Designing With Textures Creates Emotional Connection to Space
Before we talk about texture and the emotional effects it can evoke in an interior space, let’s quickly review the concept of “elements of design”. To create visually appealing commercial spaces, designers apply various elements – color, shape, texture & pattern, proportion, and light. In the future we’ll be discussing the application of lines and color in commercial interiors, especially surrounding corporate branding and environmental philosophy, but today let’s focus on texture and pattern.
When an commercial designer refers to texture they are referring to the surface quality of a material. Every surface – walls, table tops, floors – has a texture whether it be smooth or rough, bumpy or flat. Our perception of texture is influenced by the textures of adjacent surfaces, our viewing distance, as well as the lighting application. For example, rough surfaces seem more textured next to smooth surfaces, when viewTexed up close, and when grazed with light (i.e. lit from the back or side).
Modern interior wall with layered texture
Additionally, texture can be described as either tactile or visual. Tactile texture relates to the actual feeling of a surface – smooth, rough, soft, hard, etc. Visual texture is our perception of what a texture might feel like. In other words, we often make assumptions about the texture of a material based on our memory of touching similar surfaces.
At InteriorLOGIC, we often incorporate texture to enhance the design concept. Texture helps to differentiate various objects and surfaces, transform light, and influence scale, but it can also communicate a particular design style. For example, often when you envision a modern interior, glossy materials and minimally textured surfaces come to mind. These types of surfaces communicate a sleek and simple design style that often relates to contemporary interiors.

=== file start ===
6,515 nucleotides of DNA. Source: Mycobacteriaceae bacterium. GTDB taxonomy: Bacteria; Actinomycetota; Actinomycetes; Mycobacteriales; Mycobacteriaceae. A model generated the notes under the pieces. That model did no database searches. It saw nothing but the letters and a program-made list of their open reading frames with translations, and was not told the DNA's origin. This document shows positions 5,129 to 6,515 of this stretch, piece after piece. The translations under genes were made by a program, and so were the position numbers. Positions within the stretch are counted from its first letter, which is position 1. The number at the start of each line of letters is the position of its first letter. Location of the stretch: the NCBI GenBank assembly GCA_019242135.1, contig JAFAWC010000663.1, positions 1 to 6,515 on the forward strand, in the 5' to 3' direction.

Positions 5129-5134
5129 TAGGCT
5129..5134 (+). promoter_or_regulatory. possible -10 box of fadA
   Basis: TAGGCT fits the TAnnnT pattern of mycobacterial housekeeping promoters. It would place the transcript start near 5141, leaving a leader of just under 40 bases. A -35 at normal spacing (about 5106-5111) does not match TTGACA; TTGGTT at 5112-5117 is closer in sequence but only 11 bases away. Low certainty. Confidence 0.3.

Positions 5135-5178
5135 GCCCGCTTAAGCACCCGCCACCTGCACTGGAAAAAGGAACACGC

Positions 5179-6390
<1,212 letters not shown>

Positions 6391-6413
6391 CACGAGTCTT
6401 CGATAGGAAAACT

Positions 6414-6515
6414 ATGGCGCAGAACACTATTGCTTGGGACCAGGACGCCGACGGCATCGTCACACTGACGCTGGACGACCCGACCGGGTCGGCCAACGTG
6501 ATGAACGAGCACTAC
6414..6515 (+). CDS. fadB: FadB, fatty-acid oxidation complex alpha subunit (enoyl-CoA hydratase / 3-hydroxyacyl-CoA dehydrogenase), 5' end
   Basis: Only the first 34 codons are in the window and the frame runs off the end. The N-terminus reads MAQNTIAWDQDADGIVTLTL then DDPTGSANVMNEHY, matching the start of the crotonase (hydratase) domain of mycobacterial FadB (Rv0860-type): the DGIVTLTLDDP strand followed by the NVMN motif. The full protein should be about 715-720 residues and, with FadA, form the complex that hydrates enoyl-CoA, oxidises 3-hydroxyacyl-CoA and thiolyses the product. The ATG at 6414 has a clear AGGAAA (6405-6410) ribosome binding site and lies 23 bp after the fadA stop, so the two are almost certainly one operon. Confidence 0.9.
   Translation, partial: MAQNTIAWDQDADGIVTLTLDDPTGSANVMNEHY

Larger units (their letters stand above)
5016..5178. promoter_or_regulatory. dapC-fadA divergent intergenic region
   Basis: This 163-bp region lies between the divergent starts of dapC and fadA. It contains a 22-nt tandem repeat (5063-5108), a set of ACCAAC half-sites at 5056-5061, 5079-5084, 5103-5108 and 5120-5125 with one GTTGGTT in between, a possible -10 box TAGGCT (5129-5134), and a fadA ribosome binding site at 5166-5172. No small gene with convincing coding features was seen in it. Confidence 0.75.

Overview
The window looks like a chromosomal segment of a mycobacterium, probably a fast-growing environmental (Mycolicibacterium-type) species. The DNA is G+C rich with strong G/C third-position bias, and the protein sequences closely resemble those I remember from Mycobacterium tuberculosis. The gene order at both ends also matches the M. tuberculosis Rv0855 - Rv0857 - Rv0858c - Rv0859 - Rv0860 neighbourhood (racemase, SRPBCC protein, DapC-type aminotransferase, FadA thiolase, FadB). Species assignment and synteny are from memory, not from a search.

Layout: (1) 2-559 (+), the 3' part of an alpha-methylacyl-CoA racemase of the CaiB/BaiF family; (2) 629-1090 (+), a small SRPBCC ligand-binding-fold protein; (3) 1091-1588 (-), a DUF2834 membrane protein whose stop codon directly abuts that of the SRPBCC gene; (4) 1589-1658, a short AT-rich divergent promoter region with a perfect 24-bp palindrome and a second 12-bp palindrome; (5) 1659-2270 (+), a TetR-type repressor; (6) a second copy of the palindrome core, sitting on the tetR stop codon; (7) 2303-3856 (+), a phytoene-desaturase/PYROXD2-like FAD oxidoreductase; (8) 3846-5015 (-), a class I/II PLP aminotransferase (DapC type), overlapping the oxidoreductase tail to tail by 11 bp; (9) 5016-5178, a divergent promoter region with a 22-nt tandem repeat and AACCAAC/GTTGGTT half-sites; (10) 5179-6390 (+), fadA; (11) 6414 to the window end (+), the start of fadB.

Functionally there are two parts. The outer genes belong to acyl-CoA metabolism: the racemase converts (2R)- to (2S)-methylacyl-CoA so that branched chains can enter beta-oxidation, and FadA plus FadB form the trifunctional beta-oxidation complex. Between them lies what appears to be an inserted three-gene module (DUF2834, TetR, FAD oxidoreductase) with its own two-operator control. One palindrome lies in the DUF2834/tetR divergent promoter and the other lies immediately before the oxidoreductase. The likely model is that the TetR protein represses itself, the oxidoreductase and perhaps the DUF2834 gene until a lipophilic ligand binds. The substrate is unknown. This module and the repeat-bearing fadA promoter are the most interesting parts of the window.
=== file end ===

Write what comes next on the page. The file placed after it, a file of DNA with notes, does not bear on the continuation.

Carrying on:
Stacked multi-colored squares enhance wall feel
Adding texture to a wallcovering, tile, carpeting, or room divider, a space can transform to include warmth, a feeling of closeness, or even airy and free. Depending on the plan for a particular space, we can incorporate elements of texture to elicit a cozy cabin feel or an edgy, creative sense. Think of the effect that an exposed brick wall, pallet planks or a 3D wall panel can have on a space you’ve been.
In a similar vein to texture, pattern can also define surfaces, impact scale, convey a design style, and add visual interest to a space. Although pattern can help to add texture to a space it has a very different definition. Pattern relates to graphical repetition of a on a material. Remember that texture refers to the 3D quality of a surface, where as a pattern relates to illustrative perception. Be careful when applying pattern; if it’s not well balanced it can really overwhelm an interior environment.
Patterned wall texture with pixelation
As mentioned, texture and pattern have a huge role in defining the design style of a space. This is why in commercial interior design, it is very important that these elements are applied in a way that relate to the corporate brand of the business. Send the right message to your customers by applying the various elements of design in and effective way.
What textures have inspired you? Are you planning to incorporate any textures in your next project?
At InteriorLOGIC, we build work environments. From our home office in Madison, WI our award-winning commercial interior design team focuses on creating spaces that work. We continually work to improve the end user experience with each design and our team is well-suited for challenging projects including LEED certification and sustainability projects. For more information about our business and approach, please visit www.intlogic.com.